Women in Mathematics: Sophie Germain and Elasticity

Junior (Age 9 – 12)

Curriculum Goal


Junior: Number Sense

  • Represent and solve problems involving the addition and subtraction of whole numbers that add up to no more than 10,000 and of decimal tenths, using appropriate tools and strategies, including algorithms.


Junior: Understanding Matter and Energy

  • Investigate energy transformation and conservation.

Social Studies

  • Introduce students to accomplished female Mathematicians, specifically Sophie Germain and her work on elasticity.


  • Whole-class discussion followed by individual or pair-based work at desks.


  • Background on elasticity and Sophie Germain (Appendix A)
  • Data collection form (Appendix B)
  • Elastic/spring powered toy (e.g., plane, wind-up toy)
  • Four gummy worms per student
  • Elastic bands (thicker is better)
  • Rulers
  • Scissors
  • Paper towels (to keep gummy worms clean for eating)


  • Read a short biography about the life and times of Sophie Germain (Appendix A).
  • Demonstrate the use of the elastic/spring powered toy and ask students how they think it works. Where does the energy come from? How is it stored?
  • Teach the class about elasticity (Appendix A) and tell students that they will determine the elasticity of a gummy worm in comparison to an elastic band.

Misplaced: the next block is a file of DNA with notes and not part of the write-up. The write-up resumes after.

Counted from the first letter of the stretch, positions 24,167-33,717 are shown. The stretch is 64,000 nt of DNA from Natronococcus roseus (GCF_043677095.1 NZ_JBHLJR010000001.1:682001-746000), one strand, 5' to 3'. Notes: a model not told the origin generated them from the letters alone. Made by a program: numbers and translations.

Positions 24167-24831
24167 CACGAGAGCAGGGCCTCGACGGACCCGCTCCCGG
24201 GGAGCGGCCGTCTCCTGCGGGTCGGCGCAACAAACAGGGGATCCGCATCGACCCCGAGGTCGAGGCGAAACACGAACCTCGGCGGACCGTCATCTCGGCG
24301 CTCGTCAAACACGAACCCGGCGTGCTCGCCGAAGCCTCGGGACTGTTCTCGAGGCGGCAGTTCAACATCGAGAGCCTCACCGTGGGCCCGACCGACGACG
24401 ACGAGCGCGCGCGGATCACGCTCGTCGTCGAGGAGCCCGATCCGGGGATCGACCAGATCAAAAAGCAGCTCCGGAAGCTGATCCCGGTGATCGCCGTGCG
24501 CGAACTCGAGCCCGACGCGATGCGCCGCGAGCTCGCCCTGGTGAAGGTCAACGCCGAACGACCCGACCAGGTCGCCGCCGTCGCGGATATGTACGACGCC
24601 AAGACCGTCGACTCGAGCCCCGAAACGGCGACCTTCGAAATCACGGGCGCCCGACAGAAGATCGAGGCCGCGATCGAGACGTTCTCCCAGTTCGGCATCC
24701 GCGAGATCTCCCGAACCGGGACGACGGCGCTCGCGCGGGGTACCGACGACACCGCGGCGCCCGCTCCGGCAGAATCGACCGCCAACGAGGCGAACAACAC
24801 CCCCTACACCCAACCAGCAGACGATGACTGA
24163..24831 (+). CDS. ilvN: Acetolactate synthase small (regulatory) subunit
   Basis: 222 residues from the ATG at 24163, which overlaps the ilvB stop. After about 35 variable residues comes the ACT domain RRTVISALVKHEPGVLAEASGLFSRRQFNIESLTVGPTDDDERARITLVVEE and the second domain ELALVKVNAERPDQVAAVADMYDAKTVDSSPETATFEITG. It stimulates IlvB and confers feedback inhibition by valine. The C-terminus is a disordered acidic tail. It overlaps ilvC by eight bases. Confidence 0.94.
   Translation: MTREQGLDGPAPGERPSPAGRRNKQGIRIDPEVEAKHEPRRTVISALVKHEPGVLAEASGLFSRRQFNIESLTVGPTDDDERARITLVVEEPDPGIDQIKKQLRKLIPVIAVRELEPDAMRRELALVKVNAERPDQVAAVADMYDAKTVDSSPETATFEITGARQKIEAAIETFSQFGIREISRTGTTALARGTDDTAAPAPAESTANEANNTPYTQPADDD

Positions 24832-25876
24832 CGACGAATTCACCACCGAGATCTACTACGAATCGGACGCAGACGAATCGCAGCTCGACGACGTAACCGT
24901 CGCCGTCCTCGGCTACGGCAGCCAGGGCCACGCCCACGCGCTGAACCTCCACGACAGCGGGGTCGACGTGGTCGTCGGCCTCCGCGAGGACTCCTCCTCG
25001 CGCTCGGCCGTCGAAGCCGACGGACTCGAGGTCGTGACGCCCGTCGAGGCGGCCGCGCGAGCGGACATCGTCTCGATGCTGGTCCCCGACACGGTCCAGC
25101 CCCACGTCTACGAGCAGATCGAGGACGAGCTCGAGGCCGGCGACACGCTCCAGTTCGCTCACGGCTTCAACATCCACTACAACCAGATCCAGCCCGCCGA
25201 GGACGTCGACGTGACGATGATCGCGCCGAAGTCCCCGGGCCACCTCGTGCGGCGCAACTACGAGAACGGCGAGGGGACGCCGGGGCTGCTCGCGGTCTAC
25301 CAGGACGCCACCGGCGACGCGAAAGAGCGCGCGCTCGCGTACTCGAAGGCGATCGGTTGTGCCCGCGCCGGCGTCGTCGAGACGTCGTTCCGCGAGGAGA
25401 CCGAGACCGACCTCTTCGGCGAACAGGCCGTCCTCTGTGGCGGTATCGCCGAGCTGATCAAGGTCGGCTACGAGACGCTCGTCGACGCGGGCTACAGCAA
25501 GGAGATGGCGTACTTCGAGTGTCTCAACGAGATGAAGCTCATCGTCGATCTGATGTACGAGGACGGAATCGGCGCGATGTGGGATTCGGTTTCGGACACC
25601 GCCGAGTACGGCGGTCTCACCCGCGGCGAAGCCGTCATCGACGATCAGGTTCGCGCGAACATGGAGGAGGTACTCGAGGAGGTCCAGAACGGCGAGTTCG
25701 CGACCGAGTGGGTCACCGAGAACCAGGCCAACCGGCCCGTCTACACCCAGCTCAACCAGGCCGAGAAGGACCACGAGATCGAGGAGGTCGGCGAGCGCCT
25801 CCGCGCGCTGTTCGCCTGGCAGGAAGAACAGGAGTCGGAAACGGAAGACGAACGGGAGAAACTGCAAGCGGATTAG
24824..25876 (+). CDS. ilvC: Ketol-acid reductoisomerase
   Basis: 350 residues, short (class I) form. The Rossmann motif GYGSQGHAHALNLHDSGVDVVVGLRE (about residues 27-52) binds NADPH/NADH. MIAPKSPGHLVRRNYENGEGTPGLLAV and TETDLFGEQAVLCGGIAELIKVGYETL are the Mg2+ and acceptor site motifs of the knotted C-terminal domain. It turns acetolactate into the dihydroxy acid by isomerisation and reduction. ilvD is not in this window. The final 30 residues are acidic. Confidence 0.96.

• Have students measure the length of a gummy worm to the nearest millimetre. Record this as the starting length in the data collection table (Appendix B).
    • From the rubber band, cut a section that is the same length as a gummy worm.
  • Stretch the gummy worm as far as possible without breaking it and record the stretched length.
  • Release the gummy worm, wait for it to stop contracting, and again measure its length. Record as the final length.
  • Determine if there is any change in length by finding the absolute difference between the starting and final lengths.
  • Repeat with the remaining gummy worms and the section of rubber band.
  • Discuss what was observed and why this is important. Share with students how elastics are used in society (Appendix A).

Look Fors

  • Are students able to add and subtract decimals accurately? What strategies are they using?
  • Do students recognize any similarities in the difference between the starting length of all gummy worms compared to their final length?
  • Do students recognize the immense contribution Sophie Germain made to mathematics?


  • Experiment with the effect of temperature by conducting the experiment when materials are heated or cooled.

Related Lessons

Students explore cross-cultural mathematics by examining how economic and political factors might lead to these differences.

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